“Maps are the most condensed humanized spaces of all…They make the landscape fit indoors, make us masters of sights we can’t see and spaces we can’t cover.” — Robert Harbison, Professor of Architecture
Cancer, which uses genetic mutations to turn our own cells into turncoats, has been described as “the enemy within.” And it remains a formidable enemy. Nearly 1.75 million new cases of cancer are diagnosed and over 600,000 succumb to the disease every year in the United States. Despite meaningful advances in treating and managing the disease, the National Cancer Institute estimates that there are over 15 million cancer survivors living today and that nearly 40 percent of Americans will be touched by it in their lifetime. The war on cancer rages on.
One of the more promising strategies has been the emergence of cancer immunotherapy, a form of treatment that uses the body’s own immune system to recognize and attack cancer cells. CAR T-cell therapy (a type of engineered immune cell) has had a profound impact on treating liquid (blood) tumors — Emily Whitehead, the first child to receive this therapy, was cured from an aggressive form of leukemia and recently celebrated 10 years of being cancer-free. And there are ongoing efforts to develop these cell therapies against solid (organ) tumors as well. Beyond cell therapies, there is an expanding arsenal of novel therapeutic modalities like bispecific antibodies, immune checkpoint inhibitors and even vaccines that are all being developed to target a broad range of cancers.
But, because cancer cells originate from our own healthy cells, figuring out exactly how to differentially target cancer cells from healthy cells is one of the critical, overarching challenges for cancer immunotherapy — all of these therapies need to hit molecular targets that will help elicit a strong immune response against cancer cells, but must not be present on healthy cells so as not to cause collateral damage in the form of toxicity. Even if a molecular target has the potential to be clinically relevant for a cancer immunotherapy, it also needs to be present across a sufficiently large patient population to be commercially viable to develop in the first place.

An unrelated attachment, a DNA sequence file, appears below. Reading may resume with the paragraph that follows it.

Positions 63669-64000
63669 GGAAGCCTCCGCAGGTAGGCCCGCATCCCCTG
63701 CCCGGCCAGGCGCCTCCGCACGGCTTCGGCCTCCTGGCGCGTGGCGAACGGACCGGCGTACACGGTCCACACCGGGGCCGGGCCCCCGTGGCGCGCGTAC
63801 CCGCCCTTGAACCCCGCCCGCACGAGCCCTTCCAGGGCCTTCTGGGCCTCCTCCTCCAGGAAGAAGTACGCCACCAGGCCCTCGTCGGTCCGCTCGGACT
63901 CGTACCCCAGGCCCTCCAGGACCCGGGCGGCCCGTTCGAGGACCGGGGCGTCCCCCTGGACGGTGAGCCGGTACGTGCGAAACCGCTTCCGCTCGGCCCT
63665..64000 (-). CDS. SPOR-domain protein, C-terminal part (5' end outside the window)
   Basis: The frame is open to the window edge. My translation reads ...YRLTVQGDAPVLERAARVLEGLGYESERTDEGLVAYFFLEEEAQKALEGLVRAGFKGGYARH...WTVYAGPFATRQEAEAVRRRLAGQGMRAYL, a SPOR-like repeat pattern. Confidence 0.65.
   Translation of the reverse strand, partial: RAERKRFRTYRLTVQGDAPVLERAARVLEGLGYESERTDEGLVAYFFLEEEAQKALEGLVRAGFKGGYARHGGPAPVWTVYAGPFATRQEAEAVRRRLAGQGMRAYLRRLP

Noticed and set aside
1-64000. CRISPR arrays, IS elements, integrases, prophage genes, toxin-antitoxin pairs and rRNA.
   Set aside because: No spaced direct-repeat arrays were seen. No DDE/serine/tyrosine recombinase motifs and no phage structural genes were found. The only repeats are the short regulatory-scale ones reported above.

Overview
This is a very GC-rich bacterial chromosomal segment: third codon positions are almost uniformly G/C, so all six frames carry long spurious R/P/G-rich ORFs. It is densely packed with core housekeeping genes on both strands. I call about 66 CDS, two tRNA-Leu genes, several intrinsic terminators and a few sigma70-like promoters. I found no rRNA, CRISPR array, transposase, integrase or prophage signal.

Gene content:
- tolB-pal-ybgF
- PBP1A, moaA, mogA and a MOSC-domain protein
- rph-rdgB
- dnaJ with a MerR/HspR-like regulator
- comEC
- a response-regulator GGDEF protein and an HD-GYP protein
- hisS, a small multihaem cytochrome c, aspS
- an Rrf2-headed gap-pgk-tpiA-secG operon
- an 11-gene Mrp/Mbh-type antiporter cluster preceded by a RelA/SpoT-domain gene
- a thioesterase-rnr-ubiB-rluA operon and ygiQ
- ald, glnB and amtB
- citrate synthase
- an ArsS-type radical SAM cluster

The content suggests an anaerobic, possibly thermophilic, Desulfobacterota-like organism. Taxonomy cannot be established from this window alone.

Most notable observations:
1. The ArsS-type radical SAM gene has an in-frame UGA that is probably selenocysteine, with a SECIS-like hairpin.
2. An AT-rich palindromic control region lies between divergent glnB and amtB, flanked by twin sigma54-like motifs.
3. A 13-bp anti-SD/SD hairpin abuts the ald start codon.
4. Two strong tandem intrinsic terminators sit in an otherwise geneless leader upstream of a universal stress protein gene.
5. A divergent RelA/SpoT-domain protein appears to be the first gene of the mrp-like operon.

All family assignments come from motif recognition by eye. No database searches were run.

This incredibly complex nature of the underlying biology — the heterogeneous nature of cancer and the abundance of targets expressed across normal cell types — has resulted in a dearth of compelling novel targets for cancer immunotherapy. Despite the explosion of new therapeutic modalities, successes to date for cancer immunotherapy have been limited to a handful of well-validated molecular targets like CD19 and BCMA that are relevant in just a subset of cancers. We have powerful hammers, we just need to find more and better nails in order to deliver on the full promise and potential of cancer immunotherapy.
My first in-person meeting with the founders of Cartography — CEO Kevin Parker and Stanford physician-scientists and entrepreneurs Ansu Satpathy and Howard Chang — was around an outdoor firepit in the middle of the pandemic (precautions were taken to ensure we could meet safely). We spent the evening talking about how technologies like single-cell sequencing and computational analyses would revolutionize our understanding of the cancer target landscape — and how Cartography would chart the course. In addition to Kevin, Ansu and Howard, this founding scientific team includes Max Mumbach, Caleb Lareau and Jeffrey Verboon as well as a seasoned Scientific Advisory Board headed by CAR T pioneer Carl June along with Joe Fraietta, Emma Lundberg and Angela Shen. This crew of experienced cartographers has already published extensively on their early map-making efforts.
By bridging the worlds of biology and computation, Cartography is building a comprehensive atlas that will reveal the impact that any given target may have not just on cancer cells, but also on normal cells throughout the body. Cartography’s modality-agnostic platform has the potential to discover novel targets for cancers we can’t currently treat and create therapeutics across a range of modalities that are specific enough to hit tumor cells, broad enough to target all cells in a patient’s tumor, and safe enough to minimize toxic side effects — in other words, it’s a nail-finding machine for cancer immunotherapy.
Cartography is launching with $57 million to turn the process of identifying targets from what was once a game of chance into a systematic science — to deliver on its mission to build a platform that will create more precise and effective immunotherapies. a16z was thrilled to lead the company’s seed round, to participate in the recent Series A financing led by 8VC and to work with this extraordinary group of investors, including Wing VC, Catalio, Artis, Alexandria, AME Cloud Ventures, Gaingels and the Cancer Research Institute.